"An Aristocracy of Critics" by Stephen Bates

An Aristocracy of Critics Luce, Hutchins, Niebuhr, and the Committee That Redefined Freedom of the Press Stephen Bates

Publication date:
12 Jan 2021
Yale University Press
336 pages: 235 x 156mm
19 b-w illus.
Sales territories:

The story behind the 1940s Commission on Freedom of the Press—groundbreaking then, timelier than ever now

The Commission on Freedom of the Press was the greatest collaboration of intellectuals in the twentieth century. Financed by Time Inc. publisher Henry R. Luce, the committee included preeminent philosophers, educators, theologians, and constitutional scholars, with University of Chicago president Robert Maynard Hutchins as chair.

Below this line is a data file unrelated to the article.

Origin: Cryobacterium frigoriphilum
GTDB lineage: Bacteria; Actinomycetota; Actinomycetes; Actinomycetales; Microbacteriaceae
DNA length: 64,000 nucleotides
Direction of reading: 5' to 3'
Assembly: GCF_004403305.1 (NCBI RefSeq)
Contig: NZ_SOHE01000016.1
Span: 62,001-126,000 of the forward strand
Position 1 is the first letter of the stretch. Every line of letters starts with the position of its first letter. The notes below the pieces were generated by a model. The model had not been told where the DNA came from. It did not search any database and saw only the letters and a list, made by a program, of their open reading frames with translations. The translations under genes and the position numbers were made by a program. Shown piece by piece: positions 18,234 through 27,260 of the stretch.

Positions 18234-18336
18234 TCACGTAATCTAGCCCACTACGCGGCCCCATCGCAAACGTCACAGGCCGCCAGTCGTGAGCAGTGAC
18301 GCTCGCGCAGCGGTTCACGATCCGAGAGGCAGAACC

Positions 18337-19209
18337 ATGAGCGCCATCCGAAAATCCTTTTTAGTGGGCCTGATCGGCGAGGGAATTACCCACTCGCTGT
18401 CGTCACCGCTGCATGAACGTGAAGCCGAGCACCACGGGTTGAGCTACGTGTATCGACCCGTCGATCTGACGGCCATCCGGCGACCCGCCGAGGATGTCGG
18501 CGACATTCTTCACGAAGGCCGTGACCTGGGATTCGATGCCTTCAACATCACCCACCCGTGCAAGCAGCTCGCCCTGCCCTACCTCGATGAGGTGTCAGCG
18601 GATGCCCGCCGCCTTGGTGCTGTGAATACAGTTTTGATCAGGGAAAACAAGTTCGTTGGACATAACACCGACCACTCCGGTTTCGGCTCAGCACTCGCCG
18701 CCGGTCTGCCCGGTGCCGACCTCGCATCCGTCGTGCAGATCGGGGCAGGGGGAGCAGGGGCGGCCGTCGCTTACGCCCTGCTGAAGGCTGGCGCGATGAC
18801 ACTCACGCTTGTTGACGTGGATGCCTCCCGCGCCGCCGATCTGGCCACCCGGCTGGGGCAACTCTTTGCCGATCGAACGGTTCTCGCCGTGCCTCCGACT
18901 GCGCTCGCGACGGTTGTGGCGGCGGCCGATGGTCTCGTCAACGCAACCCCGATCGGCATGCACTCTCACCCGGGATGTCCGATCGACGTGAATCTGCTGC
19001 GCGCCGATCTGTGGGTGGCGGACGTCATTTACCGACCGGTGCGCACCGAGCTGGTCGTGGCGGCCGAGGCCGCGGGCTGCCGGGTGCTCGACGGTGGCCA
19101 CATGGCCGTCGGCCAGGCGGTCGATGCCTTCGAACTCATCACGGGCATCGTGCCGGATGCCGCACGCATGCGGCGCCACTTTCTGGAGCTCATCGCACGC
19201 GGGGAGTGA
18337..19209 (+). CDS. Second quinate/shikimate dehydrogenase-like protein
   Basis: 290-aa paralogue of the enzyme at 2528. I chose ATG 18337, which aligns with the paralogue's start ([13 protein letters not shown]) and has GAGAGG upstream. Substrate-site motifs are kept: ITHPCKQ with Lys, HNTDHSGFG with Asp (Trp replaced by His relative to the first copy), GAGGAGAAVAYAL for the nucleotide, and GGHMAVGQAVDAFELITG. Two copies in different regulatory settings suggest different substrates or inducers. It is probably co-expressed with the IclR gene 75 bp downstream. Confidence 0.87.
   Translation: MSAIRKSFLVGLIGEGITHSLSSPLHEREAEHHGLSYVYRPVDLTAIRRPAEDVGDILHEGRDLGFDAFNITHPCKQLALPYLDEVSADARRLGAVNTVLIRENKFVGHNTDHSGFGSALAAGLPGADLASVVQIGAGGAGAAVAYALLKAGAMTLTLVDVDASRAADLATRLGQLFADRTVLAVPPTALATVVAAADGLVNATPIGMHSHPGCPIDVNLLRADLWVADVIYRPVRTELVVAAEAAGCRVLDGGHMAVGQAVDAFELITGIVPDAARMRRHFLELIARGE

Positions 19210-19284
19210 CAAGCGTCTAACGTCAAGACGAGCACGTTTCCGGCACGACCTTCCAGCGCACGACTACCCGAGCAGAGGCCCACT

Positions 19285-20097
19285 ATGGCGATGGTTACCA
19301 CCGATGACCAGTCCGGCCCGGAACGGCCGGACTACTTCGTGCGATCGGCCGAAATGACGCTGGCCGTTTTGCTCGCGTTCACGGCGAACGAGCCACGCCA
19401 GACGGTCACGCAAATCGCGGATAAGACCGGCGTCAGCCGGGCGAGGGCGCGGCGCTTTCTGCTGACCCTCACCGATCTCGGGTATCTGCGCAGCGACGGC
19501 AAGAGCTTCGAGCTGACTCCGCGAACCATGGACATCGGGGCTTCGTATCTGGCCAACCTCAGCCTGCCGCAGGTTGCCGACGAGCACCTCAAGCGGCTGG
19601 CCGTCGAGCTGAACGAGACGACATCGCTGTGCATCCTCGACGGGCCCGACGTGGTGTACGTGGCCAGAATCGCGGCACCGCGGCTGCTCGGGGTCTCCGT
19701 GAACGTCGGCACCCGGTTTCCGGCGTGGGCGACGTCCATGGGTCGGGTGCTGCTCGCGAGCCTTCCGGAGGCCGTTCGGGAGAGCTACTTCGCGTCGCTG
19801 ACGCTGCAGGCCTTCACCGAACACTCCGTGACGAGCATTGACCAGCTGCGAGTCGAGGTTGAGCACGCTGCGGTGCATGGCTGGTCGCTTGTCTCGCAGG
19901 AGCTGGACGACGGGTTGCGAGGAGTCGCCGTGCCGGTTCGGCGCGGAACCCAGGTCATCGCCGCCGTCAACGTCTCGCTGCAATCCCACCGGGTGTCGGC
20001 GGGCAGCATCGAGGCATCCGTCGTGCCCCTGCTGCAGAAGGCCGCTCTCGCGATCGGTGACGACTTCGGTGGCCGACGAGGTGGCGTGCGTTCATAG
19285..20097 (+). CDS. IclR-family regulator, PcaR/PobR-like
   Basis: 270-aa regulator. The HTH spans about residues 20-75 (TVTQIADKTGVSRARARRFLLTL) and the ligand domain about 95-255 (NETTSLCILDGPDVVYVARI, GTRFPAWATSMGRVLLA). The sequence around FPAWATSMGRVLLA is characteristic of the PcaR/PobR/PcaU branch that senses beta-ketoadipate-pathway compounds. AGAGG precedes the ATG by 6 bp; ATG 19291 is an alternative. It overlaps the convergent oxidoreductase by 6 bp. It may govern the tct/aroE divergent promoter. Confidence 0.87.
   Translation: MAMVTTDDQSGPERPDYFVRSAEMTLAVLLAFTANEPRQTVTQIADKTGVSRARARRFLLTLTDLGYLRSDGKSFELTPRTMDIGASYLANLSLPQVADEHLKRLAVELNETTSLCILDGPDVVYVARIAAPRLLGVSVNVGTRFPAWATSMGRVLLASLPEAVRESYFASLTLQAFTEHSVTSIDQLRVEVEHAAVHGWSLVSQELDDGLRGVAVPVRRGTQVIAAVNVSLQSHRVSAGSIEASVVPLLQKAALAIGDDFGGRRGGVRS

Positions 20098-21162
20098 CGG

Starting in 1943, commission members spent three years wrestling with subjects that are as pertinent as ever: partisan media and distorted news, activists who silence rather than rebut opponents, conspiracy theories spread by faceless groups, hate speech, and the survivability of American democracy in a post-truth age.
The report that emerged, A Free and Responsible Press, is a classic, but much of the commission’s greatest wisdom never made it into print. In this book, journalist and First Amendment scholar Stephen Bates reveals how these towering intellects debated some of the most vital questions of their time—and reached conclusions urgently relevant today.

Stephen Bates is an associate professor of journalism and media studies at the University of Nevada, Las Vegas, where he teaches First Amendment law. He lives in Las Vegas, NV.